This Mysterious Hormone Has Been Proven To Enhance The Brains Of Mice. Ethicists Wonder, Should It Really Be Used In Humans?
What are the ethics behind a drug that boosts your brain? Who would decide who gets it, and what would that criteria be? It might not work at all, but if it does, it could lead to some tricky discussions. In other public health news: Alzheimer's, opioids, stem cell treatment, cigarettes, migrant children in U.S. custody and asthma.
The New York Times:
One Day There May Be A Drug To Turbocharge Your Brain. Who Should Get It?
In 2011, Dr. Dena Dubal was hired by the University of California, San Francisco, as an assistant professor of neurology. She set up a new lab with one chief goal: to understand a mysterious hormone called Klotho. Dr. Dubal wondered if it might be the key to finding effective treatments for dementia and other disorders of the aging brain. At the time, scientists only knew enough about Klotho to be fascinated by it. Mice bred to make extra Klotho lived 30 percent longer, for instance. But scientists also had found Klotho in the brain, and so Dr. Dubal launched experiments to see whether it had any effect on how mice learn and remember. (Zimmer, 4/2)
Biogen Believes Failed Alzheimer’s Trials May Still Offer Clues To Way Forward
Dr. Michael Ehlers, Biogen’s head of research, said Monday that the company is “looking very closely” at the data on aducanumab, an Alzheimer’s drug meant to slow the disease by targeting sticky brain plaques called beta-amyloid. Last month, Biogen terminated two large studies of aducanumab after determining that the drug had no hope of succeeding. Now Biogen must decide what that failure means for the rest of its work in Alzheimer’s, a ruling Ehlers said will arrive “in the coming weeks.” (Garde, 4/1)
Insys Therapeutics Pushed Opioid With Bribes And Lies, Prosecutors Say
In Boston's federal courthouse, prosecutors spent two months calling witness and laying out their argument in the criminal case against Insys Therapeutics founder and onetime billionaire, John Kapoor, and four of his former employees. The defense could begin presenting its case Monday. If convicted, the opioid entrepreneur could face up to 20 years behind bars. Kapoor and his co-defendants are accused of racketeering, a charge often applied to drug kingpins and mafia bosses. (Emanuel, 4/1)
Kaiser Health News:
Elite Hospitals Plunge Into Unproven Stem Cell Treatments
The online video seems to promise everything an arthritis patient could want. The six-minute segment mimics a morning talk show, using a polished TV host to interview guests around a coffee table. Dr. Adam Pourcho extols the benefits of stem cells and “regenerative medicine” for healing joints without surgery. Pourcho, a sports medicine specialist, says he has used platelet injections to treat his own knee pain, as well as a tendon injury in his elbow. Extending his arm, he says, “It’s completely healed.” (Szabo, 4/2)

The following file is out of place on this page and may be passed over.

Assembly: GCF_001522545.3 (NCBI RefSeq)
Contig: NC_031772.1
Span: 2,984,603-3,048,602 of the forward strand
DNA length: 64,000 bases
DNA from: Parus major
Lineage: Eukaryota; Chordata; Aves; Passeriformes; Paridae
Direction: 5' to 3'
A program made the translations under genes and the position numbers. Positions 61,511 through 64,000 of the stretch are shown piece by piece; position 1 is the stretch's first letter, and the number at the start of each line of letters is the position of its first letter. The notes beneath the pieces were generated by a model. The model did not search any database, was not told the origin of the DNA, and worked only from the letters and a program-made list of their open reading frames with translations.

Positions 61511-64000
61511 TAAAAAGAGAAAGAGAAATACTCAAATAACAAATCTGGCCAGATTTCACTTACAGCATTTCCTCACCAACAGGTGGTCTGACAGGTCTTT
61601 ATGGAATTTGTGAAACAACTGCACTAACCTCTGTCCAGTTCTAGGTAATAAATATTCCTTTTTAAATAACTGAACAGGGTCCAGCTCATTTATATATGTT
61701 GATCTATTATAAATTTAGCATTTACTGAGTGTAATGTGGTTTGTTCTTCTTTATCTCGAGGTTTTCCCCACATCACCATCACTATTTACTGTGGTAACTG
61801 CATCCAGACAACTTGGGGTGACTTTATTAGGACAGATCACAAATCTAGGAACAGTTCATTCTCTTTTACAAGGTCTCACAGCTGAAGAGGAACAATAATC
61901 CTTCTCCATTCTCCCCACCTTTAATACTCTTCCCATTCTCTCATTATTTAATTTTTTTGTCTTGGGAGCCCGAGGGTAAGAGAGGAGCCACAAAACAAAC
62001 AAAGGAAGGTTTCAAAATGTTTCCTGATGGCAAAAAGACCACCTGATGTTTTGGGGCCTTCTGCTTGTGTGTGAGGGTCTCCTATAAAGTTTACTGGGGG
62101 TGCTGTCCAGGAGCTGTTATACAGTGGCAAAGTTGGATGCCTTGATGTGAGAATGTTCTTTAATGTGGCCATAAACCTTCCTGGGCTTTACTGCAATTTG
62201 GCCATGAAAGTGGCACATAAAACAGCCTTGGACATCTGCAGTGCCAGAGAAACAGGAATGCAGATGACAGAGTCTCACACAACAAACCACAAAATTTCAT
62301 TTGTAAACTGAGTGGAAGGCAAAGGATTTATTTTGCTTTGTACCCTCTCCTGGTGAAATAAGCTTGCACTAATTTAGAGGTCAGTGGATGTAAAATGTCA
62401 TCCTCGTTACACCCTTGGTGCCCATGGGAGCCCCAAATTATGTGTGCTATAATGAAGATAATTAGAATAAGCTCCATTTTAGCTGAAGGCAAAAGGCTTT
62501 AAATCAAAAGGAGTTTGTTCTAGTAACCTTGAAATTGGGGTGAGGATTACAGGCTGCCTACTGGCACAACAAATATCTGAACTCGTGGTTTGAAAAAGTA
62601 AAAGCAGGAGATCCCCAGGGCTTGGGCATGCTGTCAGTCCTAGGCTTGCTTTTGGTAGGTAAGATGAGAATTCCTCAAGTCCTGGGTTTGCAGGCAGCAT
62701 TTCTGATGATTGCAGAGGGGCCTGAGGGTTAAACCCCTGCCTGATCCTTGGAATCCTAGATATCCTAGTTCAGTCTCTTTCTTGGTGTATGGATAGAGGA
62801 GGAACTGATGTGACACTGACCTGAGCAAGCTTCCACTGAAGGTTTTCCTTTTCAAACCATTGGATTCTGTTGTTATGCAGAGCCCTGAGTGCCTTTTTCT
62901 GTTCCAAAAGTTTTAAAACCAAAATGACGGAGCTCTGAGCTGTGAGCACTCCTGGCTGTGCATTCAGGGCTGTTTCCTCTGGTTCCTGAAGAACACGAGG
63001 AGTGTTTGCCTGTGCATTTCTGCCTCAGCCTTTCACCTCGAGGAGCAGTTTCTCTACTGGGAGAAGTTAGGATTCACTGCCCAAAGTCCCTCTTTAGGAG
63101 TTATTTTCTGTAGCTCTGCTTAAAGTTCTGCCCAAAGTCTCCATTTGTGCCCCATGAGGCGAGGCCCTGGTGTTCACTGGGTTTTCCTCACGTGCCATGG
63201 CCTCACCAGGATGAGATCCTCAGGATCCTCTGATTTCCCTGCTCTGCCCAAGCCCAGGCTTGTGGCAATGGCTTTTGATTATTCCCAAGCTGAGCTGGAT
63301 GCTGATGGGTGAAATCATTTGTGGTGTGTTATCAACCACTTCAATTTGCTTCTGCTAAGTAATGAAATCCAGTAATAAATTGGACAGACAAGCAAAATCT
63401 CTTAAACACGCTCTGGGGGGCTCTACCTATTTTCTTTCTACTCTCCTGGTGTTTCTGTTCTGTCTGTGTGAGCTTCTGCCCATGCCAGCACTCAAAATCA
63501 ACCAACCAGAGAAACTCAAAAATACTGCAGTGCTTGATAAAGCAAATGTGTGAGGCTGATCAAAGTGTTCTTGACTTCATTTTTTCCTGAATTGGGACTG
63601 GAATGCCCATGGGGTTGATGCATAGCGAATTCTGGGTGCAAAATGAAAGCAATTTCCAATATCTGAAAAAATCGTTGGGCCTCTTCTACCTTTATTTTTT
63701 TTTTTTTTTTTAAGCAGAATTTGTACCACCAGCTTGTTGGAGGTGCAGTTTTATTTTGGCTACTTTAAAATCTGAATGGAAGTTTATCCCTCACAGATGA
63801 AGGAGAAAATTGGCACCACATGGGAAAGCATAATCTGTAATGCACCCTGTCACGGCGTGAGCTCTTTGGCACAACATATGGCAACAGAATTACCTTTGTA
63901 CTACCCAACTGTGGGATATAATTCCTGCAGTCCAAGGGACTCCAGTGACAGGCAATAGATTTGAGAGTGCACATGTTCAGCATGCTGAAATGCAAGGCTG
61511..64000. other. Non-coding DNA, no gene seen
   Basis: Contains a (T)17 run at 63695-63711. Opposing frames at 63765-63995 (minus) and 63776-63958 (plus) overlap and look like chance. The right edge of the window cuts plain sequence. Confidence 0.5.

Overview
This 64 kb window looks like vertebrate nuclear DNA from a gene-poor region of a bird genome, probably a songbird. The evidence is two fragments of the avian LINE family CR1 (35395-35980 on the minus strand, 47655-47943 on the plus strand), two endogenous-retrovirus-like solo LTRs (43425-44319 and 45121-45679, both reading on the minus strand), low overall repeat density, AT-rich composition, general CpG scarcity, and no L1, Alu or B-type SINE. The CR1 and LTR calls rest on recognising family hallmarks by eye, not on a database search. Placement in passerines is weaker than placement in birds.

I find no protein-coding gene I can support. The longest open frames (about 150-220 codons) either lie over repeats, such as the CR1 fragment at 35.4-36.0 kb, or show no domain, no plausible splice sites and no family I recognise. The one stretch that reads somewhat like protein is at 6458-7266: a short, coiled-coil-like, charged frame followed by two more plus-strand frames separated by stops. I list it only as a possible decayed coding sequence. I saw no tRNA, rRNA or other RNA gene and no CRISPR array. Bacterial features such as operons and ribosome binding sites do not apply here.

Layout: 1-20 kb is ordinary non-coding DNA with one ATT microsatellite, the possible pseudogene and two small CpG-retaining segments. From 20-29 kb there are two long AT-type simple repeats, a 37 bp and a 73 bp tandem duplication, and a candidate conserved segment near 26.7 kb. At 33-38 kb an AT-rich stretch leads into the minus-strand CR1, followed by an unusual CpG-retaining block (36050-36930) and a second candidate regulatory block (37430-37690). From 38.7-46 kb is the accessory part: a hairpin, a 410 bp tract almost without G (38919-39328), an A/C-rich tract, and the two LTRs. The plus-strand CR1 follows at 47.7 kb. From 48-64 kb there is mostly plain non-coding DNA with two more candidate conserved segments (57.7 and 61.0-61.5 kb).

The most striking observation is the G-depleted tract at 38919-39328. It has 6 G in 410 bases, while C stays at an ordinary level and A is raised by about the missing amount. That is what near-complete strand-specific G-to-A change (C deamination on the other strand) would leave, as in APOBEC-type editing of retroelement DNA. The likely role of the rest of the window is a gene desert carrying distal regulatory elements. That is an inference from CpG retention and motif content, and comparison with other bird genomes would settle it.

The Wall Street Journal:
Walgreens Isn’t Ready To Quit Cigarette Sales Yet
Under pressure from federal regulators and some investors, Walgreens Boots Alliance Inc. is testing tobacco-free stores in the U.S., but the pharmacy chain’s leader has no plans to quit selling cigarettes entirely. “The safety of our patients is very important, but we also have to do what our customers are requiring us to do,” Walgreens Boots Chief Executive Stefano Pessina said in a recent interview. “We see that when we don’t sell tobacco, we have a lot of [negative] reactions.” (Al-Muslim, 3/31)
The Associated Press:
2nd Guatemalan Child Dead In US Custody Had Flu, Infection
An 8-year-old Guatemalan boy who died while in custody of the U.S. border patrol on Christmas Eve died of the flu and a bacterial infection, authorities in the Central American nation said Monday. Oscar Padilla, Guatemalan consul in Phoenix, Arizona, told The Associated Pres that the autopsy report on Felipe Gomez Alonzo was delivered in recent days and had found he died from the infection and "complications from influenza B." (4/1)
The New York Times:
Omega-3s May Ease Asthma Symptoms
Omega-3 fatty acids in foods may reduce symptoms of childhood asthma, while omega-6 fats may aggravate them, a small study suggests. Omega-3s are found in high concentrations in fish and walnuts. Omega-6 sources include corn oil and other vegetable oils. Some foods contain both. (Bakalar, 4/1)